i++;
if (i === Object.keys(trainingData).length) {
classifier.train();
const filePath = './classifier.json';
classifier.save(filePath, (err, classifier) => {
if (err) {
console.error(err);
}
console.log('Created a Classifier file in ', filePath);
});
}
});
// Configure the bot
// .* means match any message test
// The scopes we pass determine which kinds of messages we consider (in this case only direct message or mentions)
// handleMessage is the function that will run when the bot matches a message based on the text and scope criteria
Bot.hears('.*', scopes, handleMessage);
// Instantiate a chatbot using the previously defined template and API token
// Open a connection to Slack's real time API to start messaging
Bot.spawn({
token: token
}).startRTM();

Taking it for a spin

Let’s see what our bot can do! Go ahead and run node index.js in your console in the root of your project directory. If all goes to plan, you should see your bot injecting your training data examples and start up waiting for input.

Head back to Slack and try to ask it to introduce itself!

It’s alive! (and a little intelligent)

Ask it something else you trained it to respond to!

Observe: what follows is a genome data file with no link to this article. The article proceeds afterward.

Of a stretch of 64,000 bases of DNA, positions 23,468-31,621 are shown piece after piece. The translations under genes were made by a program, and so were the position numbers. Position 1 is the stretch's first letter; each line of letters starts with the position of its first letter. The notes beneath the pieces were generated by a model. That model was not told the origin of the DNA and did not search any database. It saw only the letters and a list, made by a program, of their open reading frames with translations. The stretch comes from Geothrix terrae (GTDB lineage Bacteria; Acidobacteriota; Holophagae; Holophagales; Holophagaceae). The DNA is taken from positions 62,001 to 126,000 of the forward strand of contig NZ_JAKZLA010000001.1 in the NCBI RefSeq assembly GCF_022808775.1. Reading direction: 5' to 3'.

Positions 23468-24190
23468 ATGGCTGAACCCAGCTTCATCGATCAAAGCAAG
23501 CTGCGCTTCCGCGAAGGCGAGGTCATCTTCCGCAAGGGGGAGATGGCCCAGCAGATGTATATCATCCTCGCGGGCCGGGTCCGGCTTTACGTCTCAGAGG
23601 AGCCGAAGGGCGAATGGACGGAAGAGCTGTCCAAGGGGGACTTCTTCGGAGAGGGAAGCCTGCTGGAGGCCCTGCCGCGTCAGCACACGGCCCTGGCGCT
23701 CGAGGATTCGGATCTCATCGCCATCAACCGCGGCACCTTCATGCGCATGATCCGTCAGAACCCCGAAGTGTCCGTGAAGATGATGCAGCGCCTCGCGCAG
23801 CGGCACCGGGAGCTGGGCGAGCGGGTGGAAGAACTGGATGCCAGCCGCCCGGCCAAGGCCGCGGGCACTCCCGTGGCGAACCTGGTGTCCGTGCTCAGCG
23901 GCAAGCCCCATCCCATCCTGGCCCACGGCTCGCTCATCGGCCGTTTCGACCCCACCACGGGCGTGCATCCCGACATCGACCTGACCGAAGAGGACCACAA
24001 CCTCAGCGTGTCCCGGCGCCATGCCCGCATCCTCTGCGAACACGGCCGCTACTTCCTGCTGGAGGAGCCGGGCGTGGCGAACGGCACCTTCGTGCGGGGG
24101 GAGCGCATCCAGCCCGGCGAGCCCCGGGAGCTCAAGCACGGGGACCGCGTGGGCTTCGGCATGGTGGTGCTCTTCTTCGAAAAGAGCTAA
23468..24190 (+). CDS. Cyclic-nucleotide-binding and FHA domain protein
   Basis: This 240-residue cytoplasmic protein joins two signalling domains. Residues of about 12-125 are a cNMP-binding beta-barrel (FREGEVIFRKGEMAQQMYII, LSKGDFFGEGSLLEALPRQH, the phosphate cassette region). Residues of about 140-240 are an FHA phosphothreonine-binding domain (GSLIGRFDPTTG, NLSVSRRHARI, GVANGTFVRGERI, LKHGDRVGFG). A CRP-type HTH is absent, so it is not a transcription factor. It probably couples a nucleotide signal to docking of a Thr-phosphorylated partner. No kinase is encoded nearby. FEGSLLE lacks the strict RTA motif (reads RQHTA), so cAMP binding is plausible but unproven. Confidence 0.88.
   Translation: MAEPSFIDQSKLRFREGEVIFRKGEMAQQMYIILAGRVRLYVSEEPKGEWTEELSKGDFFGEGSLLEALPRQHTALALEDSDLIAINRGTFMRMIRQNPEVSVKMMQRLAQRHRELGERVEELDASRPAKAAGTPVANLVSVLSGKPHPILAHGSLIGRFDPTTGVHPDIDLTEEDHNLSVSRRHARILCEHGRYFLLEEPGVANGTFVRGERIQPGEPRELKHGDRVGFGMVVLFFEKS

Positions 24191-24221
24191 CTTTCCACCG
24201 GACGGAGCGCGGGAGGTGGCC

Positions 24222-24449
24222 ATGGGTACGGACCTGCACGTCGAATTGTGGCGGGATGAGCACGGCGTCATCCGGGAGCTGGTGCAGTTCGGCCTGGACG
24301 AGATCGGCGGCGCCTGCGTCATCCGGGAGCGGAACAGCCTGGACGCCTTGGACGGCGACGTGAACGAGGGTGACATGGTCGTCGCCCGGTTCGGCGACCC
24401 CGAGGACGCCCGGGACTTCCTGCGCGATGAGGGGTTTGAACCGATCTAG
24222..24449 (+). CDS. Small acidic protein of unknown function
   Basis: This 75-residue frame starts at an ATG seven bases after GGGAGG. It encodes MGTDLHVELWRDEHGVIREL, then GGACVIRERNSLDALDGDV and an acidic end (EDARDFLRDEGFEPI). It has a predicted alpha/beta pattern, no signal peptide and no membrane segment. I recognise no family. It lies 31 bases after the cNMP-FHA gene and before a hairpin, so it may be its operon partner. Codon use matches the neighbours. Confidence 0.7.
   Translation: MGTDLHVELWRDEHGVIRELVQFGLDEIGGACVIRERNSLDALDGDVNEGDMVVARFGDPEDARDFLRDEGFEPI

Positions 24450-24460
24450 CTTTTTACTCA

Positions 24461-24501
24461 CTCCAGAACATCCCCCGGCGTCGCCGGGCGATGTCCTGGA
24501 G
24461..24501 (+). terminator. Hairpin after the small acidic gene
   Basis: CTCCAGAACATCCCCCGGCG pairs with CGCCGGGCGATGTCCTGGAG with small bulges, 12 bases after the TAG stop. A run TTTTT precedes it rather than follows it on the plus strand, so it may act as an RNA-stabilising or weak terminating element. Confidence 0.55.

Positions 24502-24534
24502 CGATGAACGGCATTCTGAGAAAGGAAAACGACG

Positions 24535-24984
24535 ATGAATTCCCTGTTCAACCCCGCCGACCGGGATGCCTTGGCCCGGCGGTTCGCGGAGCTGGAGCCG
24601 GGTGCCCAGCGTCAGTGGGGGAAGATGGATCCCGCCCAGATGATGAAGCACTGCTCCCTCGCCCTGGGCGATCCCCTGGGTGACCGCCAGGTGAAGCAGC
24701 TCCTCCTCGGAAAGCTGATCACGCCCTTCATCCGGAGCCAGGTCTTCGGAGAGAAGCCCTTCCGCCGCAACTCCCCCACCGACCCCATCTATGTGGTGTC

Such wisdom

If you ask it something it hasn’t been trained for, expect an appropriate response.

But not magic

But you could always train the bot to respond to that by adding it to your training data! Just create a new label and add some questions and an answer you’d like the bot to respond with.

Conclusion

I was going to write some extra stuff about how to deploy the bot somewhere and potential ideas for enhancements, but this post has already become longer than I anticipated. I plan to get those thoughts into a follow up post and link it here. In the meanwhile, please comment with your feedback. Was following along easy enough? What skill level are you at with Node development or ML concepts? Also don’t forget to share the cool bots you create!

Other resources

Complete code example available here:

Udacity Intro to Machine Learning: intro-to-machine-learning--ud120